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The Belly Fat Burden: Reducing Your Waist Circumference

When diet and exercise aren't helping you lose belly fat, medications and surgery may do the job.
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Bariatric Surgery: Belly Fat's Last Resort continued...

One study looked at 197 obese people who underwent gastric bypass surgery. It compared their weight loss and risk factors to a similar group of obese patients who did not have the procedure. Everyone was on a strict diet and exercise program to help them lose weight.

At the end of three years, there were striking differences. The surgery group lost an average of 77 pounds, while the others barely lost any weight. Also, LDL cholesterol levels dropped 40 points, body mass index dropped 15 points, and 19% fewer people had diabetes. Their need for cholesterol-lowering medication dropped by 61%, too.

Another study investigated gastric surgery for mild-to-moderately obese people. In this surgery, patients had an adjustable band placed around the opening of the stomach, creating a small pouch. After two years, patients who had the gastric banding lost an average of 21% (45 pounds) of their body weight. The other group lost 5.5% (12 pounds) via strict calorie restriction, weight loss drugs, and other lifestyle interventions.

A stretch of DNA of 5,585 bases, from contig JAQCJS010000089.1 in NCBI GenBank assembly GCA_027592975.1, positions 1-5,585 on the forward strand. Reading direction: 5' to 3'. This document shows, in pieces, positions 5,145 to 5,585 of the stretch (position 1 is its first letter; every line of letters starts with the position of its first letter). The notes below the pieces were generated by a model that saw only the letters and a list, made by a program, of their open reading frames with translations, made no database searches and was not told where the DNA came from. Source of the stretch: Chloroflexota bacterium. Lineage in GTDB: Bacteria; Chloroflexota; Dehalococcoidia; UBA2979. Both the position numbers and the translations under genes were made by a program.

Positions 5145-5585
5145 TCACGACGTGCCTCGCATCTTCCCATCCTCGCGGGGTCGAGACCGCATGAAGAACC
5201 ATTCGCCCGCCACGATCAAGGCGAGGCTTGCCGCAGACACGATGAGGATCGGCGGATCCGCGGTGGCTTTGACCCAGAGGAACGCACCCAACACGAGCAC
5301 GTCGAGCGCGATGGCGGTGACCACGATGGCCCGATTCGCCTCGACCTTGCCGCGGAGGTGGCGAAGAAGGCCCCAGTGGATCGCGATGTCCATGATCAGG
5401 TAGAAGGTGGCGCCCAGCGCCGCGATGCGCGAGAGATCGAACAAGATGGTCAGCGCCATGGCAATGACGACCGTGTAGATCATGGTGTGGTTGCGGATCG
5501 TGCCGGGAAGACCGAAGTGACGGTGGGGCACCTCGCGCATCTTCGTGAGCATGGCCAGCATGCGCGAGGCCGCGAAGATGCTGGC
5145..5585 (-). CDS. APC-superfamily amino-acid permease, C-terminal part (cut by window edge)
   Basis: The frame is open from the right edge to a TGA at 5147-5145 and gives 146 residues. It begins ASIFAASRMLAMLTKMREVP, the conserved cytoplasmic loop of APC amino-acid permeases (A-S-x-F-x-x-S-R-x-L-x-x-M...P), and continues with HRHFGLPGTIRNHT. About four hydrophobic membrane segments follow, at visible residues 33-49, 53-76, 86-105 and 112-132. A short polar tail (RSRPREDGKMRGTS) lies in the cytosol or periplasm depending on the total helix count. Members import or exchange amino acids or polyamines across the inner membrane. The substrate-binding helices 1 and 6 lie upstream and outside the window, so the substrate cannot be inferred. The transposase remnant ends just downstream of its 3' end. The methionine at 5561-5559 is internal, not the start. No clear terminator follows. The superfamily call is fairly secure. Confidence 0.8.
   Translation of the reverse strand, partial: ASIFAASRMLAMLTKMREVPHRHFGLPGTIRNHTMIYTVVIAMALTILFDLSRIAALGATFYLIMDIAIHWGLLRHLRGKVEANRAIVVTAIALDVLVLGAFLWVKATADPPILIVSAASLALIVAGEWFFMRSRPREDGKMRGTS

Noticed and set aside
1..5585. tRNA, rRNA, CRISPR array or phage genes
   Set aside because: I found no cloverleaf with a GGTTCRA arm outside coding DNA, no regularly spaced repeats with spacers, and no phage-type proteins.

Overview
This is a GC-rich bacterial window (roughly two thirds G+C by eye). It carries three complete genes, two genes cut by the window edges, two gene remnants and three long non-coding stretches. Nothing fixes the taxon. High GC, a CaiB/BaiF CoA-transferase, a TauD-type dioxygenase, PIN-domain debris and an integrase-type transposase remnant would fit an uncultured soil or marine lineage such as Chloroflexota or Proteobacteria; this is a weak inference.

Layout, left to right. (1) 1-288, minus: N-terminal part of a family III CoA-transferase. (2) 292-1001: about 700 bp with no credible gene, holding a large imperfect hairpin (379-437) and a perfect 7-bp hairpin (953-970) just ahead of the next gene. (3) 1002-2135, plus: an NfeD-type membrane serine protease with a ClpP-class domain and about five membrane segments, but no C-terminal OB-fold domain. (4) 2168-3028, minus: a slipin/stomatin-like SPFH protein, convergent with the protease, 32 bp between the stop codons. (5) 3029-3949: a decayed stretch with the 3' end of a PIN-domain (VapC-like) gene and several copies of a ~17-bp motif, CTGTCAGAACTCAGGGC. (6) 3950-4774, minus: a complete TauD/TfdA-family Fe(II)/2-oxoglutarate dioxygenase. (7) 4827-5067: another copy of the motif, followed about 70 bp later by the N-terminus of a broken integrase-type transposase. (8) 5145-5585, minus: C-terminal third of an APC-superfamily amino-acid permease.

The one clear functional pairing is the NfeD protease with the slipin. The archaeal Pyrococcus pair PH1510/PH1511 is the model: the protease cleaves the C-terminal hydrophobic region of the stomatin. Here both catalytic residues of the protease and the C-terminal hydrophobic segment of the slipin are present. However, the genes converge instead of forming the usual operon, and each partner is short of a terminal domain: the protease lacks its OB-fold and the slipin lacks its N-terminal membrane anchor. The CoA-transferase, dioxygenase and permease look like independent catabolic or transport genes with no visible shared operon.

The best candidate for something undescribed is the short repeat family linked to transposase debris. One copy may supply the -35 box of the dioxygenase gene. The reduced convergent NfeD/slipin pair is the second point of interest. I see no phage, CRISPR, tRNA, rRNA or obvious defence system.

New research is showing that gastric bypass surgery also has a dramatic impact on the hormones that drive hunger. A study of nine morbidly obese patients found that, just six weeks after surgery, secretions of the hunger-reducing hormones peptide YY(PYY) and glucagon-like peptide 1 (GLP-1) were significantly altered. These hormones have been shown to play a role in appetite control by signaling the body that it is no longer hungry after meals.

Bariatric surgery has indeed shown impressive results, Eisenson says, adding that the procedure is safer and more effective than most of us realize. "I'm pretty envious of the results that can be achieved pretty quickly. It can profoundly reduce health risks related to obesity.

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Reviewed on June 30, 2007
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